As the organization worked on the NDA of its new pain drug, employees realized they had to deliver the right information at the right times. “Timelines were extremely tight, and there were a lot of dependencies,” Ms. Manhard says. “But people had been in the habit of saying, ‘I can get that to you next week.’” To meet Heron’s aggressive NDA timeline, the vague promise of “next week” would not suffice.

So Heron employees learned a new way of communicating, embracing a common terminology of “making requests” and “honoring commitments.” They realized they all must start with respectful requests, and they all had to commit to fulfilling requests by a specific date and time, down to the time zone.

If they could not, they had to offer a counterproposal. “We learned that we benefit from making effective commitments to each other and from holding each other accountable to those commitments,” Mr. Ristine says.

“We no longer had to worry about people feeling offended or put on the spot when someone said, ‘I need to know exactly what time you’ll have this,’” Ms. Manhard says. “Now everyone realized we’re all in this together, and we all have a common goal.”

Employees also learned to stop keeping information and questions to themselves. “We encouraged people to ask questions, to say if they don’t understand why something is happening,” Mr. Ristine says. “We wanted them to stop withholding opinions from colleagues and instead ask for clarification.”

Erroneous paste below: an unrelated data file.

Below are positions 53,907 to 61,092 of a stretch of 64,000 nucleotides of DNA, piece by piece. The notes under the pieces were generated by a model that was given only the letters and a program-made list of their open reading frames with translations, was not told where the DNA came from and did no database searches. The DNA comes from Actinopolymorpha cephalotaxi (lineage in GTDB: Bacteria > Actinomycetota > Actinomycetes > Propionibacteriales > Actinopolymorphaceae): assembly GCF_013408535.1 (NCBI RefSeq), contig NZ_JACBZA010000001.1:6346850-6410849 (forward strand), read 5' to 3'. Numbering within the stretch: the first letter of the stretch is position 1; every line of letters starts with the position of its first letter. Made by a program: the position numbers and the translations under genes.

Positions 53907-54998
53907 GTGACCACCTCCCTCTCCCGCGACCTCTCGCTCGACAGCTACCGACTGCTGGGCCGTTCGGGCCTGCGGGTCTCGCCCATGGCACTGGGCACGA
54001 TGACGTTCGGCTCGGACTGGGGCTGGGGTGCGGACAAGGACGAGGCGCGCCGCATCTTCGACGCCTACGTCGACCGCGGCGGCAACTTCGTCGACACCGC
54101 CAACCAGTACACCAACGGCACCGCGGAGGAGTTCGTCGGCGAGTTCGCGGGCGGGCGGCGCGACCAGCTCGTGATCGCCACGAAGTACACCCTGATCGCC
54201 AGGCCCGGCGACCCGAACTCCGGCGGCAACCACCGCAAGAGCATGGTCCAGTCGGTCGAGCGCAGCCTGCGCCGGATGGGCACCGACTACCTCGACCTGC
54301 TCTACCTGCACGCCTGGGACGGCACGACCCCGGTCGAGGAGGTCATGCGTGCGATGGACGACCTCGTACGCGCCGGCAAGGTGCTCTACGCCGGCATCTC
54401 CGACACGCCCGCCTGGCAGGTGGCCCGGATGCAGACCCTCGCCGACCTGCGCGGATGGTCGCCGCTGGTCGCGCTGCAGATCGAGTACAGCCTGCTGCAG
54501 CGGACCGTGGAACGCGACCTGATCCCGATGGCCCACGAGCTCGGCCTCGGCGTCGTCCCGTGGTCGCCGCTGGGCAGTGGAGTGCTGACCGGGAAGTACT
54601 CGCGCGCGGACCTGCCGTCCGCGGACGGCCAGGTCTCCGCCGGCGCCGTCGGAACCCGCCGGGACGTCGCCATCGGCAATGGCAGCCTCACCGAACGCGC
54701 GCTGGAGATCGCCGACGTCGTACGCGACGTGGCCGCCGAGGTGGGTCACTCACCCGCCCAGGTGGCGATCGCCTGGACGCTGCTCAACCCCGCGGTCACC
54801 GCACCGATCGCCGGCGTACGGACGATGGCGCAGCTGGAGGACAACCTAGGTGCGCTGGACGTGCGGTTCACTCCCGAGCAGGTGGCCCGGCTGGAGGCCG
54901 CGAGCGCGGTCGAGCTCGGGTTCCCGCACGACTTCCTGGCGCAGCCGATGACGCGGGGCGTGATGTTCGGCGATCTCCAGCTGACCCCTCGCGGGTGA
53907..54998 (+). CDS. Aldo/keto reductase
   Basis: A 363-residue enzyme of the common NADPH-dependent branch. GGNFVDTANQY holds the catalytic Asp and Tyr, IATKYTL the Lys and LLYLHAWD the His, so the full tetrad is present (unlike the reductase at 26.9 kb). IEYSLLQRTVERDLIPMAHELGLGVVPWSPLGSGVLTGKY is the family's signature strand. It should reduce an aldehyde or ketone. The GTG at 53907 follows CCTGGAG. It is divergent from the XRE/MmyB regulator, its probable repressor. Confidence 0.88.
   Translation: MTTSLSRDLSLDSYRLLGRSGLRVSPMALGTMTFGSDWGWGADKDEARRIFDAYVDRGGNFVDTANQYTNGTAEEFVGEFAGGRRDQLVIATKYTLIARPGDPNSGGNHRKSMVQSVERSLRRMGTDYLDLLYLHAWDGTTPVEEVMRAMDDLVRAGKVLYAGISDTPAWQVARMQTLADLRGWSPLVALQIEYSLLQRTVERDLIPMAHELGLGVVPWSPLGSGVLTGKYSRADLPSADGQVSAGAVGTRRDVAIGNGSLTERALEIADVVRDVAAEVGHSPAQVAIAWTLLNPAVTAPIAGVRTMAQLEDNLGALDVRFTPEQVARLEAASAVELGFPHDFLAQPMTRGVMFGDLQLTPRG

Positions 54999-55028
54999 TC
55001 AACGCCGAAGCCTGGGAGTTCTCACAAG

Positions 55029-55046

The work came down to much more than emails or reminders. Leaders engaged in training. Many employees took one-on-one coaching sessions to help them apply the new principles to their everyday work lives. “The coaching was phenomenally helpful,” Ms. Manhard says.

There was a structural issue that needed to be addressed as well: decision rights. Heron’s leaders had outgrown their ad hoc decision-making system. Whenever an issue arose in the past, usually a meeting was scheduled to simply hash out the problem.

That dynamic worked for a company with a dozen or so employees but became problematic as Heron grew. From 2015 to early 2019, Heron went from 75 to 210 employees. “We had too many people with too many opinions in too many meetings,” Mr. Ristine says.

Now the executive team is in charge of making the strategic decisions while various product and process teams, like the clinical development team, are in charge of decisions about execution. “You don’t always need everybody involved in every decision,” Mr. Ristine says.

Principles in Practice

By early 2018, Heron had embedded these new principles into daily practice as it raced toward the NDA deadline. And then the company hit turbulence, putting its newfound culture to the test.